Tuesday, Aug. 16, 2011 – If you have visited the waterfront recently, you’ve likely noticed a foul odour coming from the shores of Lake Ontario — a perennial summer problem caused by Cladophora algae. The algae pose no health threat, but it can keep visitors and residents from enjoying this natural jewel.

As water temperatures rise in summer, strands of green Cladophora algae grow quickly on the bottom and shorelines of Lake Ontario, connecting to hard surfaces such as rocks, concrete and metal retaining walls. Cladophora algae soon die and wash up on the shore, producing a foul odour.

“Phosphorus is the key reason algae are out of control in Lake Ontario,” said Kate Hayes, Project Manager for Credit Valley Conservation (CVC), adding that some of the main sources of phosphorus are fertilizers, and sewage (both human and animal).

The Credit River runs downstream through urban and rural areas, picking up phosphorus and other pollutants such as ammonia, heavy metals and chlorides, which drain into Lake Ontario. Non-native zebra and quagga mussels in the lake also trap phosphorus near the shore. At the same time, urban growth along the shoreline has wiped out many wetlands and natural habitats that could circulate and help clean water.

To help protect water quality, here are a few ways to help:

  • Reduce using pesticides, fertilizers and road salt which make their way to the lake through groundwater and storm sewers.
  • Choose native species for your garden and reduce lawn space for more natural landscaping, which supports a healthier eco-system and requires less fertilizer and other chemicals.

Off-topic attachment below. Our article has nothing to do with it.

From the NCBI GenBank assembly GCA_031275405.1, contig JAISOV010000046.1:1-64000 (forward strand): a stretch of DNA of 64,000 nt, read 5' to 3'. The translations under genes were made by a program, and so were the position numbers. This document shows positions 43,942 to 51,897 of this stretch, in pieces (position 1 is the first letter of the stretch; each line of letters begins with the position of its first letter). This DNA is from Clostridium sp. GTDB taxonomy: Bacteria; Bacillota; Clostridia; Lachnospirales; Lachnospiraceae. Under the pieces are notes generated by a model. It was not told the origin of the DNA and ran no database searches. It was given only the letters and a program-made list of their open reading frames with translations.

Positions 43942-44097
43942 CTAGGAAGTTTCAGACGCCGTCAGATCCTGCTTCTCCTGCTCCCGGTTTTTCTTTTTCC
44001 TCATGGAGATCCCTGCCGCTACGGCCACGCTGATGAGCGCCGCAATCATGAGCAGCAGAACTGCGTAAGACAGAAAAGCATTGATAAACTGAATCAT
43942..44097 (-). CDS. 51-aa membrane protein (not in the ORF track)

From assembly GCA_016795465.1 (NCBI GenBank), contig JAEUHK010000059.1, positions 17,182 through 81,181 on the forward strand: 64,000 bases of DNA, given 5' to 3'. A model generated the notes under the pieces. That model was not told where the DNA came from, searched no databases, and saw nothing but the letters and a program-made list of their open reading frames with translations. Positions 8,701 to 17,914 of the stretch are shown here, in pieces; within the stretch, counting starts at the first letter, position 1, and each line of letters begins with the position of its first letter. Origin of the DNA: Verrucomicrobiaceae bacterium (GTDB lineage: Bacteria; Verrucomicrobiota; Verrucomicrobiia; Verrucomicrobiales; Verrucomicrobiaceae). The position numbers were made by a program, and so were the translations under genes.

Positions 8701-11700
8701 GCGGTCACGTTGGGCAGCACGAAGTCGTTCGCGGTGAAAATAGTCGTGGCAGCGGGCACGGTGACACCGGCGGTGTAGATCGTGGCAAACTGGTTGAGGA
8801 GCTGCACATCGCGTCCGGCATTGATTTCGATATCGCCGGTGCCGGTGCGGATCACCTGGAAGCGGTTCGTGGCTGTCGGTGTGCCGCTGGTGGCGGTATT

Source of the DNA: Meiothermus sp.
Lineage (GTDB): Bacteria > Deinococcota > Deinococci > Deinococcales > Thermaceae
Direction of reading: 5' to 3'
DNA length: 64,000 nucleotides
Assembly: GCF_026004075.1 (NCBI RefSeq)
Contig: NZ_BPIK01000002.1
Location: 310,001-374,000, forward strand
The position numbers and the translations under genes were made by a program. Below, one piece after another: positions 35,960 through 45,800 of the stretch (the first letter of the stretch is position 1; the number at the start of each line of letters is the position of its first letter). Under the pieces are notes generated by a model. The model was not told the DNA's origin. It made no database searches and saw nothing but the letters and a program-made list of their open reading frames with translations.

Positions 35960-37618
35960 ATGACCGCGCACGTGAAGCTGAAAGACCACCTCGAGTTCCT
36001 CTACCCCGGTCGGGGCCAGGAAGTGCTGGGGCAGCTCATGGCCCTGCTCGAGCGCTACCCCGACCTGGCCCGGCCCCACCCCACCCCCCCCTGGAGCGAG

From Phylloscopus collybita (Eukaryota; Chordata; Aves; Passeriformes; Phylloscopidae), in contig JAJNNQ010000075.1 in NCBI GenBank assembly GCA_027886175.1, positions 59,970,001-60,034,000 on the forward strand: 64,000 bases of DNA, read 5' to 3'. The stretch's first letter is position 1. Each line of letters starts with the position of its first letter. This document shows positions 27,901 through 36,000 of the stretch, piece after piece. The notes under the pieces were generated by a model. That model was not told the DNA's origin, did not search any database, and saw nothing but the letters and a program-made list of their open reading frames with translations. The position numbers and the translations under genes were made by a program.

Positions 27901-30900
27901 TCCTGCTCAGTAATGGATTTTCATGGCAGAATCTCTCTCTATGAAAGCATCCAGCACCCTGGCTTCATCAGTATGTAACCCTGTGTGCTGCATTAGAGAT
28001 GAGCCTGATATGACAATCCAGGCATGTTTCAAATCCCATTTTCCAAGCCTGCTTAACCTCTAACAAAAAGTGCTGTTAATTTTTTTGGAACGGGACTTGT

• Improve the ability of rainwater to soak into the ground by using permeable pavement, reducing paved spaces and routing downspouts into the garden.
  • Get involved. Make sure your local, provincial and federal elected officials know you care about protecting the shoreline. Visit http://www.creditvalleyca.ca/watershed-science/living-by-the-lake to learn more.

Lake Ontario’s shoreline suffers from the effects of urban living, but it can be improved. CVC is taking action through development of a Lake Ontario Integrated Shoreline Strategy (LOISS), which will look at water quality, quantity and wildlife habitat of this important natural resource.

More than eight million people rely on Lake Ontario for drinking water. The shoreline is home to more than 200 globally-rare plants and animals, including 40 species found nowhere else in the world. Lake Ontario’s shoreline is also a popular tourist destination for anglers and residents in the Region of Peel and visitors from around the world.

With municipal and agency partners, CVC will gather information through LOISS about how local residents and visitors view and use Lake Ontario’s shoreline, with particular emphasis on natural elements. Information will also assist in planning conservation and restoration projects to meet environmental and community needs.


Conservation Authorities are a provincial/municipal partnership. CVC was established by an act of the province in 1954 with a mandate to protect all natural resources other than minerals in the area drained by the Credit River. We have been working for over 50 years with our partner municipalities and stakeholders to protect and enhance the natural environment of the Credit River Watershed for present and future generations.


Kate Hayes

Project Leader – Restoration and Stewardship

Credit Valley Conservation

905-670-1615 ext. 428

[email protected]

Bethany Lee

Community Relations

Credit Valley Conservation

905-670-1615 ext. 385

[email protected]

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